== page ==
5:56 A.M. Now that we’re sliding into March, the sun is coming up earlier and setting later. Those extra hours of daylight are encouraging the buds on the lilac near my door to swell despite the fact that the eves still drip with an occasional icicle. This morning when I woke, the moon hung in the sky like a diamond pendant. It glittered in the cold, casting long purple shadows across the snow and making yesterday’s icicles shimmer. Along the horizon, the sky was pale, bleached yellow. A low gray cloud lay motionless above the line of trees like a huge, stratocumulus whale basking in the sky.
6:05 A.M. The darkness thins as the part of the earth I stand on turns toward the sun. Dawn always reminds me that nothing is as it seems. It would appear that the sun rises over a flat horizon when, in reality, I am held fast to the surface of a rotating ball that rolls around toward the light. That thought has given me the willies since second grade, when my teacher tried to explain the planets to me. Before I knew about outer space and gravity, I was safe in the center of two bowls, one right side up and filled with earth, the other fitted upside down over me, it’s vaulted insides painted blue. A light switch turned day into night, the blue replaced by a black velvet cloth scattered with stars and a clear, round moon.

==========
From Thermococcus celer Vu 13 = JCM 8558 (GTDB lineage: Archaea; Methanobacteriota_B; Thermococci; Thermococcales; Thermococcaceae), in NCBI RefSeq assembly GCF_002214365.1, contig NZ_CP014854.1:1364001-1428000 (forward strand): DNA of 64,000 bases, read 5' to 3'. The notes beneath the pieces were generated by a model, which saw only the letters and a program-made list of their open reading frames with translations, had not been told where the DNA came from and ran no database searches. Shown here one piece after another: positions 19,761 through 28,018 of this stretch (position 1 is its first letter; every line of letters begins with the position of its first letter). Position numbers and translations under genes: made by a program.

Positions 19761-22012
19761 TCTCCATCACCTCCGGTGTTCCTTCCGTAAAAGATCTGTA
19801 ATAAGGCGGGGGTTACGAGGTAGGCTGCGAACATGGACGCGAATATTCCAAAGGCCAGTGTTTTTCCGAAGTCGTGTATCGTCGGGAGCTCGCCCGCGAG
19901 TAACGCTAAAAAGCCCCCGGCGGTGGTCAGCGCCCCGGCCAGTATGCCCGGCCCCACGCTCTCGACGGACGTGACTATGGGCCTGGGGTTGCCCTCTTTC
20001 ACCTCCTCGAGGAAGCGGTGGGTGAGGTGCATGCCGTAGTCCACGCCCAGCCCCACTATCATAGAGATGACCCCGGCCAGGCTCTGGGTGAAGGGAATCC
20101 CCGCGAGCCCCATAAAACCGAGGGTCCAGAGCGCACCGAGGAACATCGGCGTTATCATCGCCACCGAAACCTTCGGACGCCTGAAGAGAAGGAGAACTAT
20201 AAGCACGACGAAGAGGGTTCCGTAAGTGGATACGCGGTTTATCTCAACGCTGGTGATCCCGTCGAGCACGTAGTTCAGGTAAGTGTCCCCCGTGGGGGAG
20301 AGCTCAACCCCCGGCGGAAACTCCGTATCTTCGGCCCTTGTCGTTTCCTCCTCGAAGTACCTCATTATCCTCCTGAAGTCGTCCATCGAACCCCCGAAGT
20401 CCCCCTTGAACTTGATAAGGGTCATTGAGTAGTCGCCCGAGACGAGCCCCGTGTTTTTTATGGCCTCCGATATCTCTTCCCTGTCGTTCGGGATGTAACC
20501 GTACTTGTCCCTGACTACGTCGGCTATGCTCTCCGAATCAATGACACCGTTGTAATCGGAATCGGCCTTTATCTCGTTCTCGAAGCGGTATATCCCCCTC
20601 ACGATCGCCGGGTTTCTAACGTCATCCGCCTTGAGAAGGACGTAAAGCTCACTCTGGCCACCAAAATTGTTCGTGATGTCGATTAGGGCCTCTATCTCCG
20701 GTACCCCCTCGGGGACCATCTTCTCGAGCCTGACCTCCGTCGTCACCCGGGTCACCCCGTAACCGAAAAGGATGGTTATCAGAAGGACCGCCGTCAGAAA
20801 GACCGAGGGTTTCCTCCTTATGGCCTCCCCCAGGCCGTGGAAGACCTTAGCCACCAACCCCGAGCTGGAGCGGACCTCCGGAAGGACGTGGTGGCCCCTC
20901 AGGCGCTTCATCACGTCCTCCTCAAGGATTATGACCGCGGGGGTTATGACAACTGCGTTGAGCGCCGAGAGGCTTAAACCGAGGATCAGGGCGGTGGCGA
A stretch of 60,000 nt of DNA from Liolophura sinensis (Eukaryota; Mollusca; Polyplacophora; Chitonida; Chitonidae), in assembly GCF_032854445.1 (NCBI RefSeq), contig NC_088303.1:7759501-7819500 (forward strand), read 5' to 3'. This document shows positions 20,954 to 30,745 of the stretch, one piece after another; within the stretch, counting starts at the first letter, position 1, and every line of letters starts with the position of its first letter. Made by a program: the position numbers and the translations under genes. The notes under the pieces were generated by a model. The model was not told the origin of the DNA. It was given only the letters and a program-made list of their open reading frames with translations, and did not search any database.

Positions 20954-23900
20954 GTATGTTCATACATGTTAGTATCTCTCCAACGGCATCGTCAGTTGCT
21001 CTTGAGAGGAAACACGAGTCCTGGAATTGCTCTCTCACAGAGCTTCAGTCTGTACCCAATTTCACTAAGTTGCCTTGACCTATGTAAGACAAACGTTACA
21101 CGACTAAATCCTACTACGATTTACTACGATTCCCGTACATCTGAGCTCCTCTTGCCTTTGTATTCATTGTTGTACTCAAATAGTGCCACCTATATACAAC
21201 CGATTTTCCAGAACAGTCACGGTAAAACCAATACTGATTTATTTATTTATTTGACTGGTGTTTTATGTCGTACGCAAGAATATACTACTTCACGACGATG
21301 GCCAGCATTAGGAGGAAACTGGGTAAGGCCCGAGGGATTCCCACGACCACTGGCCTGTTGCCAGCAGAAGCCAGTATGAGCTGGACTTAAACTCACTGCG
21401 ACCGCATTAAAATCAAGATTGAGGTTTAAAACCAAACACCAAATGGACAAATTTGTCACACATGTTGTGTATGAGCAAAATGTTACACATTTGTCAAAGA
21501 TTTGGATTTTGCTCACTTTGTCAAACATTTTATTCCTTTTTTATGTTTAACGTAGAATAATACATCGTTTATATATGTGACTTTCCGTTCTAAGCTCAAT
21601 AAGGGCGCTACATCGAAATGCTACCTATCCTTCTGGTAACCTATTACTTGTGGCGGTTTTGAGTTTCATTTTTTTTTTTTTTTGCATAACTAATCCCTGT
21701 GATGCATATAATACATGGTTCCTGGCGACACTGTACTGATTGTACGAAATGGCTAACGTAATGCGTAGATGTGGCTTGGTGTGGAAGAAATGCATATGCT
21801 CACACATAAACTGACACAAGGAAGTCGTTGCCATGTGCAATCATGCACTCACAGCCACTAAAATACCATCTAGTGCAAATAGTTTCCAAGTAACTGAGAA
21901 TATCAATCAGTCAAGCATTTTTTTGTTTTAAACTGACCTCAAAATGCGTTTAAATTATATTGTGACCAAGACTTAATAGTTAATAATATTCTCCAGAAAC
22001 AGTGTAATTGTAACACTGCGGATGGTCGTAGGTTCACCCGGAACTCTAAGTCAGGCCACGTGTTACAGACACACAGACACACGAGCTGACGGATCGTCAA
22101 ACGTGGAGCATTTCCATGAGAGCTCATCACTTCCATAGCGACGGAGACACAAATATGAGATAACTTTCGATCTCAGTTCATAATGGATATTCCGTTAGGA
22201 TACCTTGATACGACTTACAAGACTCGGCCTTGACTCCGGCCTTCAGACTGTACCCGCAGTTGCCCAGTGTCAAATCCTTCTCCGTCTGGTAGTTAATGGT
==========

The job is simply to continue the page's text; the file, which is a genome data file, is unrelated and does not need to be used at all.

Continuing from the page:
6:25 A.M. Sunrise is minutes away and the sky above the horizon has lightened considerably. The cloud has lengthened and its undersides are bathed in crimson. Only minutes ago the moon gleamed behind the trees, but it lies closer to the horizon now and its influence is dimmed by the rising light. I walk from window to window with my mug of tea, sipping and watching the day being born. There is a hush that descends just before the sun actually appears. It is more noticeable in the summer when the birds pause in their early morning serenade long enough for the sun to peek over the edge of the earth. At this time of year, the stillness is more a thing felt than heard. The cloud is bathed in scarlet. Its top turns a deep purple and then suddenly it is pure white, an everyday, ordinary cloud. Through the blaze of color a jet streak turns silver.
6:30 A.M. The great ball of orangey fire looks huge as it rises over the horizon. Moments later it is riding above the trees, yellow as the center of a daisy and no bigger than it ought to be. It is impossible to look at straight on. My eyes see little yellow dots everywhere I look. Sunlight streams through the windows and spills onto the floor. It pierces the sun catcher above the sink and scatters rainbows across my slippered feet.
It’s as though I’ve just watched a theater being readied. The curtains are tied back, the lights are up, and the music has begun. All that I need do is walk onto center stage and begin the day.